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Published: May 28, 2015 3 min read
people toasting in first class
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The price of first-class airfare within the U.S. keeps getting cheaper—at least when compared with flying in coach. Data cited by the Wall Street Journal shows that in April 2015, the average first-class seat on a domestic flight cost $577 more than its coach counterpart. Back in April 2012, meanwhile, the cost difference between flying in first class versus coach was $805.

Before you begin marveling at what seems like the generosity of airlines with respect to first-class pricing, let's look at what's really happening here. First off, one reason the price premium flyers can expect to pay for first class has dropped is simply that coach airfare has gotten more expensive—rising more than 10% annually, and crossing the $500 mark for the average round trip last summer.

Secondly, by lowering first-class airfare prices and strategically dangling tempting upgrade fees in front of frequent fliers who already purchased coach seats, the airlines are able to derive more revenues out of the seats at the front of the plane that otherwise would have been empty or perhaps been given to elite frequent fliers as free upgrades. Using such strategies, the airlines have collectively increased the number of first-class tickets sold by 48% over the last three years.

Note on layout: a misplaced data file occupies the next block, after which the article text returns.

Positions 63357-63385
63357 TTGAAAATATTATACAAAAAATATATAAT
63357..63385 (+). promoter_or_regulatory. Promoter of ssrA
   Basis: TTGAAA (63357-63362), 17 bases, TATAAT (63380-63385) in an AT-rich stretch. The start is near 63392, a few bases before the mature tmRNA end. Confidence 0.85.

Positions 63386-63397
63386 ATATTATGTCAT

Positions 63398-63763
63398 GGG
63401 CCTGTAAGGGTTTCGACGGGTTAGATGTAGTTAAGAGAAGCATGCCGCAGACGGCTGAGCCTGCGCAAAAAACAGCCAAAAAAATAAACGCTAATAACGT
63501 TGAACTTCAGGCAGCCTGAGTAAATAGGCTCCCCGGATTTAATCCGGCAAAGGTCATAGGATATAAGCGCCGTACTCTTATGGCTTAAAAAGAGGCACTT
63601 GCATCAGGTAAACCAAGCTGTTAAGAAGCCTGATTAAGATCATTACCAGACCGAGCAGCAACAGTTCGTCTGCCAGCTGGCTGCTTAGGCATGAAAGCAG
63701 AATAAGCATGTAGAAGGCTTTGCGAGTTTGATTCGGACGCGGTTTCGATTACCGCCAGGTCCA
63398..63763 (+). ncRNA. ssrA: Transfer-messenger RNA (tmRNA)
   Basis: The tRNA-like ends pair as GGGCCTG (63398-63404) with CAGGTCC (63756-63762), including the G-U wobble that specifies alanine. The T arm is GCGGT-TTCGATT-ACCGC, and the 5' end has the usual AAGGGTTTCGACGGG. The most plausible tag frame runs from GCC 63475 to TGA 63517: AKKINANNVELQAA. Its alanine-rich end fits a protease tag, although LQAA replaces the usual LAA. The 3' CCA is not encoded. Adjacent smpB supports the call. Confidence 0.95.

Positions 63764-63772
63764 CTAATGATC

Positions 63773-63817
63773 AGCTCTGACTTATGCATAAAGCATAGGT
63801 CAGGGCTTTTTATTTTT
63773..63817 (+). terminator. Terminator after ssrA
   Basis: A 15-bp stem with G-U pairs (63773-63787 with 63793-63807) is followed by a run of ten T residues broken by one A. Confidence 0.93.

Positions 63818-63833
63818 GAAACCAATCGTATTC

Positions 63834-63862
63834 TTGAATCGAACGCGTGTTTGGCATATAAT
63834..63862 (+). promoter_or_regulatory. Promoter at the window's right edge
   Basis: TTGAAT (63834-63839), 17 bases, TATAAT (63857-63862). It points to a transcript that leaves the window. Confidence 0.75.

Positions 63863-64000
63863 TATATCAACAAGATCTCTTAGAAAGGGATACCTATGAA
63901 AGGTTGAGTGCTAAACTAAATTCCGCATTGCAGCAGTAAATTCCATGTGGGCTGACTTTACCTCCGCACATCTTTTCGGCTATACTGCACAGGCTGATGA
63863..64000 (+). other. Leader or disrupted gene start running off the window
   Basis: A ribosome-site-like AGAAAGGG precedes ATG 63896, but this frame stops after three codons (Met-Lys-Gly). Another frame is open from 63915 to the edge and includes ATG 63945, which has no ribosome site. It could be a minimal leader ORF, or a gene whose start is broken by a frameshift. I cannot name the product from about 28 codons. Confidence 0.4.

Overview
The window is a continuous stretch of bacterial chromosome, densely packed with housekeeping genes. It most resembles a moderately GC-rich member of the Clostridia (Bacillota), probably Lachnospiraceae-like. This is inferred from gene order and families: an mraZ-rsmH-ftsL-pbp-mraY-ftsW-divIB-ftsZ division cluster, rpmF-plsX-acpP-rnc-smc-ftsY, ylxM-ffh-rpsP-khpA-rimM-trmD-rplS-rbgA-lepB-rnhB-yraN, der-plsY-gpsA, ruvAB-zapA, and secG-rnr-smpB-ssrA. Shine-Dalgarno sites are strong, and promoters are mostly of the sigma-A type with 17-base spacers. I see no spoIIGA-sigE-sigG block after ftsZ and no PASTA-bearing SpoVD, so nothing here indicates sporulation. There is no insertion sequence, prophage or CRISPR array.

Even if passengers are paying less for first class than they used to, the airlines are happy with this arrangement because it's better than giving away upgrades. At the same time, this tactic runs the risk of irking the loyal frequent fliers who have grown accustomed to such upgrades.

In any event, the WSJ pointed to several examples of domestic flights in which the costs of first-class seats were only marginally more expensive (10% to 40%) than sitting in coach. "On many trips, the first-class price isn’t much more than coach, especially if you planned to pay for extra-legroom seats in coach anyway," the article explains.

Delta in particular seems to have an abundance of special first-class airfare deals on the table this summer, including a "Pride Sale" with first-class fares from $113 each way to New York City, Seattle, and Minneapolis coinciding with major LGBT pride events in early summer. Another Delta promotion lists first-class seats from Alaska to Seattle starting at $184 each way on Tuesday and Saturday departures this summer. Flying in first class on such a route has been known to run $500 or more easily, one way.